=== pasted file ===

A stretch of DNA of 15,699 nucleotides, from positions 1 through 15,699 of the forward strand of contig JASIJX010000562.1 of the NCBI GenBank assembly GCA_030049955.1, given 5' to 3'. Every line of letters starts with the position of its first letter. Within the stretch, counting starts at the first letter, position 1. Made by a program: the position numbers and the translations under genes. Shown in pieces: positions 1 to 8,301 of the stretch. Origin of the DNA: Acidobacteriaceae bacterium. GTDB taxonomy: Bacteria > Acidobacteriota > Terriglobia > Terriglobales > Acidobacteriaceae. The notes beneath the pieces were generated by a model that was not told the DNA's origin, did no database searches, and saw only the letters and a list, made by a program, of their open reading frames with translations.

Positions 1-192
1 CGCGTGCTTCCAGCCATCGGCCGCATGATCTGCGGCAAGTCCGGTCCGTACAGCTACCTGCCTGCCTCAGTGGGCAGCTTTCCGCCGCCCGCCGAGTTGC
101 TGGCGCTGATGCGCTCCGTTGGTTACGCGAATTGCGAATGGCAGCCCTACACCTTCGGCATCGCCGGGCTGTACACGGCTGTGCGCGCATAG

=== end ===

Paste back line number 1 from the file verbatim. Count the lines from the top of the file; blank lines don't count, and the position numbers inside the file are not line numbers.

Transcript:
A stretch of DNA of 15,699 nucleotides, from positions 1 through 15,699 of the forward strand of contig JASIJX010000562.1 of the NCBI GenBank assembly GCA_030049955.1, given 5' to 3'. Every line of letters starts with the position of its first letter. Within the stretch, counting starts at the first letter, position 1. Made by a program: the position numbers and the translations under genes. Shown in pieces: positions 1 to 8,301 of the stretch. Origin of the DNA: Acidobacteriaceae bacterium. GTDB taxonomy: Bacteria > Acidobacteriota > Terriglobia > Terriglobales > Acidobacteriaceae. The notes beneath the pieces were generated by a model that was not told the DNA's origin, did no database searches, and saw only the letters and a list, made by a program, of their open reading frames with translations.